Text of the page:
Betty Muffler on ways of healing Country
For Betty Muffler art making and healing are indistinguishable. Evoking Country through the view of the eagle, she’s now showing in the NGV Triennial alongside a host of international names.
This year NAIDOC week starts with Tjungunutja: from having come together, an exhibition that charts how Papunya, a camp 240 kilometres north-west of Alice Springs, established by the Australian Government in 1959, gradually became a melting pot of ceremony and culture among Indigenous peoples exiled from their homelands.
In 1971 Geoffrey Bardon arrived at Papunya in a Kombi van stocked with paints, brushes, canvases, film and movie cameras. Steve Dow spoke to Pintupi artist Bobby West Tjupurrula, Luritja elder Sid Anderson, and Museum and Art Gallery of the Northern Territory curator of Aboriginal art Luke Scholes. He found out that there is more to the history of the Western Desert art movement than this well known story. And together they discussed the significance of the 130-plus paintings and cultural objects on show in this landmark exhibition.
Steve Dow: Bobby, you’re the son of the late Freddy West Tjakamarra, a Pintupi artist who started painting in 1972. The Pintupi were the last to come into Papunya from the desert. Was it difficult, being among strangers on different country?
Bobby West Tjupurrula: Everyone was different, yeah. Government was always trying to move people. They used to send a truck from Papunya, load them up real good. They brought us from the bush into the settlement. We knew it was overcrowded, you know?
SD: How did you feel living with all these different language groups?
BWT: We had to share culture with a lot of people, with a lot of strangers. It didn’t matter. As long as they wanted to live in Papunya, with tucker, flour and sugar. Because at that time, they were getting rations, right? I was only a little boy, and my sister a baby.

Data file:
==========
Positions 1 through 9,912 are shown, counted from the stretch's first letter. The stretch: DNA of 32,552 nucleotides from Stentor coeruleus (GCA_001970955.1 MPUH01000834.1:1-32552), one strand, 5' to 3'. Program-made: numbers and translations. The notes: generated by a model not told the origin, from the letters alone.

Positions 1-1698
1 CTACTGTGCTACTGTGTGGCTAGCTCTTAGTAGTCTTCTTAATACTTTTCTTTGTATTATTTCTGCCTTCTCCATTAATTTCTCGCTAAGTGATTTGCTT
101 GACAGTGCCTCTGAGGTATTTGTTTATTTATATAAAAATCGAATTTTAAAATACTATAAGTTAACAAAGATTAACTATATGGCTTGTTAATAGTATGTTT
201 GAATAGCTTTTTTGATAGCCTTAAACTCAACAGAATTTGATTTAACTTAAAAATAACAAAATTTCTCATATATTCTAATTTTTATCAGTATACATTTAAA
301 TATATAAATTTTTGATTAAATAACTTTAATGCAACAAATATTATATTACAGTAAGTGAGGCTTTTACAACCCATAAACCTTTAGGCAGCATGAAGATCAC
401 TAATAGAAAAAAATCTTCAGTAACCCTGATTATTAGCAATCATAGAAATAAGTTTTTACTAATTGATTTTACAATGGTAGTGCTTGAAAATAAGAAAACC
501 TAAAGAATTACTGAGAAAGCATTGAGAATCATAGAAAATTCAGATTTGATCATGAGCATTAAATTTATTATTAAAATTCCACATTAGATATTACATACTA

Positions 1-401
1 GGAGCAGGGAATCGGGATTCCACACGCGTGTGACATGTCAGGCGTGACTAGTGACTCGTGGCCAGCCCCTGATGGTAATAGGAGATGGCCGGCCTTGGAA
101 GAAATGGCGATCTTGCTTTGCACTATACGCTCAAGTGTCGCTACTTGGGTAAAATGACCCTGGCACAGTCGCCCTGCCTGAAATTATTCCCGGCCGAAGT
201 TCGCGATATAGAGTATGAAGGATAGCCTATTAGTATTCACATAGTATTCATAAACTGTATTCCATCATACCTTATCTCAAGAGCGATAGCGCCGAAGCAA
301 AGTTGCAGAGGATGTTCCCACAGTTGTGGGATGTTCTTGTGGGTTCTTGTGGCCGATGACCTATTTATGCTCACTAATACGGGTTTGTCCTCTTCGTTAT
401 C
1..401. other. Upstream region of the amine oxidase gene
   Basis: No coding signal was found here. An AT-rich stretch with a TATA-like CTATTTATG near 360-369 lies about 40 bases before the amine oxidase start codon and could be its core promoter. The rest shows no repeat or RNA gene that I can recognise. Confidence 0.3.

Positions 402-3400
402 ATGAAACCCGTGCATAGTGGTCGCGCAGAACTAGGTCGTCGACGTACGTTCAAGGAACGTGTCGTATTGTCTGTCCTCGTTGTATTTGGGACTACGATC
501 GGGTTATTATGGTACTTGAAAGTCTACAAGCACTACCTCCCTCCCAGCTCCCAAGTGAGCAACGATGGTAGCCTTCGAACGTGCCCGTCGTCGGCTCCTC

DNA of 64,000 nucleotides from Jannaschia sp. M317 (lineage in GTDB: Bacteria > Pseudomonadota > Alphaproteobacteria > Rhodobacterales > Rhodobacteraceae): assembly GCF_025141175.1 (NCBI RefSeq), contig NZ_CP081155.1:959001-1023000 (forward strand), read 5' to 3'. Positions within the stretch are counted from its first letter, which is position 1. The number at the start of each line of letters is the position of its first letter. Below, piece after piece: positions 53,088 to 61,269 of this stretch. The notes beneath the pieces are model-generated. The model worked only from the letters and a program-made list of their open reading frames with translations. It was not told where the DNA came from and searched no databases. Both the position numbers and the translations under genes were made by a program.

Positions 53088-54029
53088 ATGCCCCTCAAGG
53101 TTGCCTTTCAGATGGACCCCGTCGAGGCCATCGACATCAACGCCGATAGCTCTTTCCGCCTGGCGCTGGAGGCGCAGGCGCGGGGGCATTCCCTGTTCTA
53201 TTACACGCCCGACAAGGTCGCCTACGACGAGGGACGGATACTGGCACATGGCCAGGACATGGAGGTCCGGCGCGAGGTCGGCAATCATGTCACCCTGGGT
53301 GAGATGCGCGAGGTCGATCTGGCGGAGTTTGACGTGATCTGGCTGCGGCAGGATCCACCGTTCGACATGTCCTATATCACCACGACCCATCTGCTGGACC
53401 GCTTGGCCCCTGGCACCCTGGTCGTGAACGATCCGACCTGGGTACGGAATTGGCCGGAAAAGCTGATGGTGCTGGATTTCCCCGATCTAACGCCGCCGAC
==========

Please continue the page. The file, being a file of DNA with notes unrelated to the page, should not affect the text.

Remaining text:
SD: So all these different groups started sharing ceremony for the first time?
BWT: Yeah, we started coming together: Luritja, Pintupi, everyone. They were all the same. They challenged one another, and the Tjukurrpa [Dreaming] came together.
SD: Luke, I understand the first Papunya paintings were sold in Alice Springs in 1971, not by artist’s name but by painting size. When were the first Papunya paintings made?
Luke Scholes: My catalogue essay confronts the popular myth of Papunya. The story of Sydney art schoolteacher [the late] Geoffrey Bardon, is well known, that he came along and encouraged people to adopt these new materials.
But he came upon an already existing art movement. You had Western Arrernte artists from Hermannsburg who had relocated to Papunya; Albert Namatjira lived the last few months of his life in Papunya.
The painting style (to reduce it crudely, the circle and path) emerged out of Papunya probably earlier than 1971. There’s evidence of a group of artists occupying a disused settlement office from late 1969, creating boomerangs, shields and spears, and they would sell these artefacts to the Papunya Social Club, a roadhouse community store.
There was a good relationship between artefact makers and watercolour artists. The artists started painting designs previously used on shields and bodies onto pieces of scrap lumber.
SD: This exhibition covers the first couple of years of Papunya art, and I believe Long Jack Philipus Tjakamarra, one of the movement’s founding artists, born circa 1932, has been involved in its curation?
LS: Yes. Long Jack was a close friend of Geoffrey Bardon. Long Jack, Billy Stockman Tjapaltjarri and Kaapa Tjampitjinpa (the most entrepreneurial of the artists) used to gather in the back of the classroom at Papunya School and do paintings there, among others.